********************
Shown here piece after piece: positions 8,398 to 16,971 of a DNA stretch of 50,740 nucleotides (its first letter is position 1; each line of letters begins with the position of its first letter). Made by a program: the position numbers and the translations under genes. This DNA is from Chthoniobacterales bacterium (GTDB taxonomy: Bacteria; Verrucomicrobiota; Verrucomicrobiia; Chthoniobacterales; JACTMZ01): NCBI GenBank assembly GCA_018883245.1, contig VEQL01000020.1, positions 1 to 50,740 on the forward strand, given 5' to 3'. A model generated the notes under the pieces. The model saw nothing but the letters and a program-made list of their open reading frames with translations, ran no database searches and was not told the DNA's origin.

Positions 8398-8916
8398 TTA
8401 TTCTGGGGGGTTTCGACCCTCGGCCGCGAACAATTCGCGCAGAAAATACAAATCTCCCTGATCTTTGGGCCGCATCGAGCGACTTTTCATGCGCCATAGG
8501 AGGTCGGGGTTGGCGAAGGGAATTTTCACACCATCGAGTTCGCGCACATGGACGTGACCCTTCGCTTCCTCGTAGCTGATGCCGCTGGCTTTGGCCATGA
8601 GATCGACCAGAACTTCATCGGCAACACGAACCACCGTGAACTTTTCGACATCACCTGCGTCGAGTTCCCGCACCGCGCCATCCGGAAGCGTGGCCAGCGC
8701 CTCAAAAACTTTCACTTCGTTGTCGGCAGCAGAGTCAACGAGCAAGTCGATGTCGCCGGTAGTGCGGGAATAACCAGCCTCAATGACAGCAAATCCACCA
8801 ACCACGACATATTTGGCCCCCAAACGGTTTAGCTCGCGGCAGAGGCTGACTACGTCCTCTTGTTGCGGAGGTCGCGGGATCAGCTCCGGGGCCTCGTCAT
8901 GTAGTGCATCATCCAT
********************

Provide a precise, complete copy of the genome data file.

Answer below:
Shown here piece after piece: positions 8,398 to 16,971 of a DNA stretch of 50,740 nucleotides (its first letter is position 1; each line of letters begins with the position of its first letter). Made by a program: the position numbers and the translations under genes. This DNA is from Chthoniobacterales bacterium (GTDB taxonomy: Bacteria; Verrucomicrobiota; Verrucomicrobiia; Chthoniobacterales; JACTMZ01): NCBI GenBank assembly GCA_018883245.1, contig VEQL01000020.1, positions 1 to 50,740 on the forward strand, given 5' to 3'. A model generated the notes under the pieces. The model saw nothing but the letters and a program-made list of their open reading frames with translations, ran no database searches and was not told the DNA's origin.

Positions 8398-8916
8398 TTA
8401 TTCTGGGGGGTTTCGACCCTCGGCCGCGAACAATTCGCGCAGAAAATACAAATCTCCCTGATCTTTGGGCCGCATCGAGCGACTTTTCATGCGCCATAGG
8501 AGGTCGGGGTTGGCGAAGGGAATTTTCACACCATCGAGTTCGCGCACATGGACGTGACCCTTCGCTTCCTCGTAGCTGATGCCGCTGGCTTTGGCCATGA
8601 GATCGACCAGAACTTCATCGGCAACACGAACCACCGTGAACTTTTCGACATCACCTGCGTCGAGTTCCCGCACCGCGCCATCCGGAAGCGTGGCCAGCGC
8701 CTCAAAAACTTTCACTTCGTTGTCGGCAGCAGAGTCAACGAGCAAGTCGATGTCGCCGGTAGTGCGGGAATAACCAGCCTCAATGACAGCAAATCCACCA
8801 ACCACGACATATTTGGCCCCCAAACGGTTTAGCTCGCGGCAGAGGCTGACTACGTCCTCTTGTTGCGGAGGTCGCGGGATCAGCTCCGGGGCCTCGTCAT
8901 GTAGTGCATCATCCAT